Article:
United States (US) Chargé d’Affaires Usha Pitts said yesterday The Bahamas should accept assistance from China if it needs it, while calling concerns over tensions between the US and China a “false idea”.
Pitts was responding to a question from The Nassau Guardian about potential concerns from the US over China offering assistance to repair the Thomas A. Robinson National Stadium.
“I think if The Bahamas wants to accept assistance from China, then they should accept assistance if they need it,” Pitts said on the sidelines of a tour of the new US Embassy building on East Street, which is currently under construction.
“I think sometimes countries get into this false idea that all we do around the world is belly up to China and have this sort of conflict. It really isn’t like that, or at least it shouldn’t be that way.
“It disturbs me that there’s that mentality. I don’t think that at all describes our relationship with China here in The Bahamas.”
On Tuesday, Minister of Youth, Sports and Culture Mario Bowleg said the last estimate for repairs needed at the stadium was $30 million, but current estimates could be higher.
Bowleg said Chinese government has offered to assist with funding the works.
He also hinted that the offer includes a request for Chinese workers to be used, something he indicated the current administration does not support.
The stadium was a $30 million gift from the People’s Republic of China to The Bahamas with a formal handing over taking place in 2011.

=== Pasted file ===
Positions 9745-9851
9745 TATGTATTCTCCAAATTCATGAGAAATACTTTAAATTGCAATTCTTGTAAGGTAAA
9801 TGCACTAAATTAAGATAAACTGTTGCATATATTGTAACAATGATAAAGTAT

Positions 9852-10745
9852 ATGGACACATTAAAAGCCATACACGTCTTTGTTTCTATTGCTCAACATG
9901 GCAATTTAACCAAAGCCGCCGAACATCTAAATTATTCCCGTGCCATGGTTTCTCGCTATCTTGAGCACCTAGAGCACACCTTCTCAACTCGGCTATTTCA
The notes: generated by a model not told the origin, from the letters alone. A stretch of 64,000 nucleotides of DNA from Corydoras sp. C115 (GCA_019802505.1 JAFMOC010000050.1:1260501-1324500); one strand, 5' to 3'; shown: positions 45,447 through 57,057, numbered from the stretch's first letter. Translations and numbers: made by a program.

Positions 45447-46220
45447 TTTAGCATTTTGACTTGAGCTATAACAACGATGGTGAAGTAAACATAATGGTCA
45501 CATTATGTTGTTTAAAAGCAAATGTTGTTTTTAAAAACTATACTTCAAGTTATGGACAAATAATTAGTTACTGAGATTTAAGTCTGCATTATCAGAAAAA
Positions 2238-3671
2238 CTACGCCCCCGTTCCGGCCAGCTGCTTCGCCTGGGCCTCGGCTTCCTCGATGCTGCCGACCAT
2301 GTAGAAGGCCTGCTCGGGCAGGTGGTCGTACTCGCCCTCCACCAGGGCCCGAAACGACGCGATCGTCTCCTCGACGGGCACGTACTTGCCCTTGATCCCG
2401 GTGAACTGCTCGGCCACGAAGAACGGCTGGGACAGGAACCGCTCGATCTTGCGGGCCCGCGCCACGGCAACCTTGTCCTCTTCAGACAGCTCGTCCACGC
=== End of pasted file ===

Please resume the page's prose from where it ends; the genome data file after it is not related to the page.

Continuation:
But in the nearly 12 years since, the stadium has significantly deteriorated.
The revelation that China once again wants to assist the country with infrastructural developments may well concern the top brass of the US military.
Back in early March, Commander of US Northern Command General Glen VenHerck, warned of “economic coercion” in The Bahamas, while claiming that China has built its largest embassy in the world in The Bahamas.
The US Embassy in The Bahamas clarified in a statement shortly after those remarks were made that the Chinese Embassy in The Bahamas was not China’s largest in the world.
As it relates to China assisting The Bahamas, Pitts said other areas would concern her more than help with the stadium.
“I might have a different opinion if we were talking about something where it might actually affect Bahamian national security. For example, telecommunications or fundamental infrastructure,” Pitts said.
“If China’s offering to fix the stadium and The Bahamas wants to, that’s not my business, right?”